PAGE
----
But is the airline making any money?  I asked their CEO this pointed question, and through his PR agency, the answer received was 'Because MAXjet is a private company, it does not report on profits. Gary Rogliano, CEO, did say the company is "on plan and meeting expectations."'

So - is Maxjet making any money?  It appears they'd rather not say - you can draw your own conclusions....  But do consider booking your next flight with Maxjet - it is great to see a low priced and high quality alternative to the dinosaurs.

Connexion gets disconnected - Boeing has apparently failed to find anyone interested in buying its Connexion service and so will simply close it down.

Connexion was a theoretically great service allowing passengers to get high speed access to the internet while flying anywhere.  But few airlines chose to add the product to their planes, and few passengers were willing to pay the high access fees and Boeing has now chosen to abandon the product rather than press on with its development.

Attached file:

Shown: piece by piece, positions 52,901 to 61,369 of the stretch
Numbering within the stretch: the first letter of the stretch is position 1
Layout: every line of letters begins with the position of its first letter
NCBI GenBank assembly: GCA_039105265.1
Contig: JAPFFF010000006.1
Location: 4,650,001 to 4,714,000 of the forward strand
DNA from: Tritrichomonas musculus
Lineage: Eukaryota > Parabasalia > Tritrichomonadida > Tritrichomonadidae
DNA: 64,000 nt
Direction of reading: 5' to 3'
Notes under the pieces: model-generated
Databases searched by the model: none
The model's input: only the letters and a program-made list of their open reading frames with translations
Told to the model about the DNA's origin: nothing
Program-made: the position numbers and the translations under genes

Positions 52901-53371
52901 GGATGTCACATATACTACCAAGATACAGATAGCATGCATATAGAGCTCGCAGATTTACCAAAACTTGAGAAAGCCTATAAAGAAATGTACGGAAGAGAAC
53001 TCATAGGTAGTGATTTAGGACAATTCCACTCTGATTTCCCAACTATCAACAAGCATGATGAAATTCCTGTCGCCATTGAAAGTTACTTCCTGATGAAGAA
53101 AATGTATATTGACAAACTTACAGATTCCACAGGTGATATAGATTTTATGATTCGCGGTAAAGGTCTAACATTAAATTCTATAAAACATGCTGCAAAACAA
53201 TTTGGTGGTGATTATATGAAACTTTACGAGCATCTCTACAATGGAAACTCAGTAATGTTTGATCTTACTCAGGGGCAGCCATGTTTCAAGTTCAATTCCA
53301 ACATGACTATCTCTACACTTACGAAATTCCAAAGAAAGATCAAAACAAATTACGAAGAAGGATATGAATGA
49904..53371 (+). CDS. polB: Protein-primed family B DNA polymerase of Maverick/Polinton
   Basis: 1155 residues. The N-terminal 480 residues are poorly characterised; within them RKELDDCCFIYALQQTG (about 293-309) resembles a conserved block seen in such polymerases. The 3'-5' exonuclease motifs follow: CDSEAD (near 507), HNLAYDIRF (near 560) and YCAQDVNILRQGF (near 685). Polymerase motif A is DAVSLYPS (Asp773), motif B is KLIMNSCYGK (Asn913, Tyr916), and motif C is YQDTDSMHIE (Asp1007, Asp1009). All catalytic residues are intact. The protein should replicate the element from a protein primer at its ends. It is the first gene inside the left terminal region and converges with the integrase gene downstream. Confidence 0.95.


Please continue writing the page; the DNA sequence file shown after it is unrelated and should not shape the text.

Progress is sometimes a funny thing, isn't it.

I've written a couple of times recently about exploding laptop batteries, with graphic images of a laptop that burst into flames in a conference room and another that torched a pickup truck.  Dell is now recalling 4.1 million laptop batteries (shipped between April 2004 and July 2006); alarmingly these weren't cheap generic batteries, but official Dell ones and made for Dell by Sony Corp.